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The Differences Between a Cat 1 & Cat 2 & 3-Point Hitch

Updated February 21, 2017

Three-point hitches are the mechanism used to mount implements to farm tractors. There are four categories: 0, 1, 2 and 3. The configuration of the three-point hitch includes a single centre-mounted attachment point at the top of the assembly and two mounting points mounted at a lower level. The hydraulic system of the tractor is used to raise and lower the top mounting point to effectively raise or lower the attached farm implement.

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Each category of three-point hitch is designed for a specific range of tractor horsepower, according to the website Antique Tractors. Category 0, or category 1 if a 1-to-4 numbering system is used, is used on tractors of less than 20 horsepower. Category 1 is standard on tractors of 20-to-45 horsepower. Category 2 is used on tractors up to about 90 horsepower, and category 3 is generally used on tractors over 90 horsepower. Tractors with a horsepower on the border between categories can have either hitch depending on the manufacturer's design.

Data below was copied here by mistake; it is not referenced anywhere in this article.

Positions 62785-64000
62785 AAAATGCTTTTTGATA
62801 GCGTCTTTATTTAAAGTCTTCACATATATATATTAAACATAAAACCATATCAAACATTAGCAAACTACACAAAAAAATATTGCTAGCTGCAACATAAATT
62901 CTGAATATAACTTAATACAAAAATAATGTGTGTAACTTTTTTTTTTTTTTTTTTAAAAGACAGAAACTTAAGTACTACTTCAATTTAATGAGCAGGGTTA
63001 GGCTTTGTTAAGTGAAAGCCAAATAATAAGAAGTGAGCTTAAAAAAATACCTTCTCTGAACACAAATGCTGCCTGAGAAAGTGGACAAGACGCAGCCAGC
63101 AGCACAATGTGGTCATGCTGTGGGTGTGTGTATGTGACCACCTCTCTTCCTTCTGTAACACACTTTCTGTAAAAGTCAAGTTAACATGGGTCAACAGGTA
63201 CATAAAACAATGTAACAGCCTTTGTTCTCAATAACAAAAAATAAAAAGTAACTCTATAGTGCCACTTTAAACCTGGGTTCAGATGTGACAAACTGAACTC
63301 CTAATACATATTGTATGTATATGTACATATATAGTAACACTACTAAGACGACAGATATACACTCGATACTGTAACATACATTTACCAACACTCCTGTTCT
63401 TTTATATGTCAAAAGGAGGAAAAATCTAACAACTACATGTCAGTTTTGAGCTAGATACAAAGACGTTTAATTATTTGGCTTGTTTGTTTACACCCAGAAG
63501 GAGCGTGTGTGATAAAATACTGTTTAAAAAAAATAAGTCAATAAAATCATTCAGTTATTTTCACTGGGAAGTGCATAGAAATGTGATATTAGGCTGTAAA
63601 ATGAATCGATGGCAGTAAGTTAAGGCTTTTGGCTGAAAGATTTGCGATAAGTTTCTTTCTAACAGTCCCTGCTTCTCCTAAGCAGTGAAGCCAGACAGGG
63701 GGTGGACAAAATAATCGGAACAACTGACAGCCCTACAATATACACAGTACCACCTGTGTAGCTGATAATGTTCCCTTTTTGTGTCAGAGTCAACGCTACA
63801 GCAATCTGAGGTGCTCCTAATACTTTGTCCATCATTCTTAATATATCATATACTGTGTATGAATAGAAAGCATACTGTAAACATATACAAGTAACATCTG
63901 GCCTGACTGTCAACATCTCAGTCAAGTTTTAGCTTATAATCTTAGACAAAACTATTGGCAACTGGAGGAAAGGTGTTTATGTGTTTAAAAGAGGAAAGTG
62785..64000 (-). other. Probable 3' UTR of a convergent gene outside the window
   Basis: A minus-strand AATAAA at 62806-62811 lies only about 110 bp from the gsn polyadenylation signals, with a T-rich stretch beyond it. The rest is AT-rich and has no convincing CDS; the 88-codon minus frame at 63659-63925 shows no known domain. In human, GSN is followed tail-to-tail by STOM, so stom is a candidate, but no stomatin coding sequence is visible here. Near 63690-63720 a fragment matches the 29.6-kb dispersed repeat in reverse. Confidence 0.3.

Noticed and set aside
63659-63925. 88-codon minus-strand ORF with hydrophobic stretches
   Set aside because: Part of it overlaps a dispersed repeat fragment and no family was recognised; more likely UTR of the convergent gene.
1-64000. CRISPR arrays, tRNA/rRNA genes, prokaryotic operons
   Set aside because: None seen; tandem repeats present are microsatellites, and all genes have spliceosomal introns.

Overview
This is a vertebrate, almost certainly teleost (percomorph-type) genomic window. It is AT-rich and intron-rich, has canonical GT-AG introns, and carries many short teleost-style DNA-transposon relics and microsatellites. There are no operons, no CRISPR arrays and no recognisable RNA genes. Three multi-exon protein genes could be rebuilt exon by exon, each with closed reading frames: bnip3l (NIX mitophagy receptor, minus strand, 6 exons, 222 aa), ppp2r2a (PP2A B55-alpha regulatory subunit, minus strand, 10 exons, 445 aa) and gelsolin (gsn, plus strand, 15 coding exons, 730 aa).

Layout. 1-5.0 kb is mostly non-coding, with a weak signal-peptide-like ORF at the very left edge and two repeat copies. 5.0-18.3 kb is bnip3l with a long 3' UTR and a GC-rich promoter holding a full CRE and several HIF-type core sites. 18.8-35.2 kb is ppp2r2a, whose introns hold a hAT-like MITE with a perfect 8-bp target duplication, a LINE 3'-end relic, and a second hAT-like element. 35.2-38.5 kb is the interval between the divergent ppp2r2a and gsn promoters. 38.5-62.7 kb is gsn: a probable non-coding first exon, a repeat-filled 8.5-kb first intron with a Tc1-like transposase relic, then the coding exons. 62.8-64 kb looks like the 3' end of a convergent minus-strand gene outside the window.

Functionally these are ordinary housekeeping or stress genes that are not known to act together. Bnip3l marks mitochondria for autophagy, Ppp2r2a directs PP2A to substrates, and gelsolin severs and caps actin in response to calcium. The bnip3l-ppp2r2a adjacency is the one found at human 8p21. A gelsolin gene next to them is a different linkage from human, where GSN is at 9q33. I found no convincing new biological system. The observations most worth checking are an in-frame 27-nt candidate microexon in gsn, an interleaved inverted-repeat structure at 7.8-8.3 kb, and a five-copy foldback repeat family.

Each progressive category of three-point hitch has heavier brackets and accommodates heavier iron pins in the mounting hardware of the implement. Category 0 three-point hitches accept only 5/8-inch pins, while the category 3 hitch accommodates a 1 1/4 -inch pin in the top fitting and 1 7/16-inch pins on the lower fittings of the three-point hitch.

Tractors and Implements

Know the horsepower requirement of the farm implement before attaching it to the three-point hitch. According to the website Union Farm Equipment, if the tractor has enough power to pull the farm implement, the three-point hitch of the tractor can lift and control the implement. The bottom two arms are used to adjust the height of the implement and the top arm is used to adjust the pitch of the implement and, if necessary, lift it from the ground. One of the advantages of the three-point hitch system is its universal use. The system has seen few changes since its introduction in 1939.

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About the Author

Keith Allen, a 1979 graduate of Valley City State College, has worked at a variety of jobs including computer operator, medical clinic manager, radio talk show host and potato sorter. For over five years he has worked as a newspaper reporter and historic researcher. His works have appeared in regional newspapers in North Dakota and in "North Dakota Horizons" and "Cowboys and Indians" magazines.

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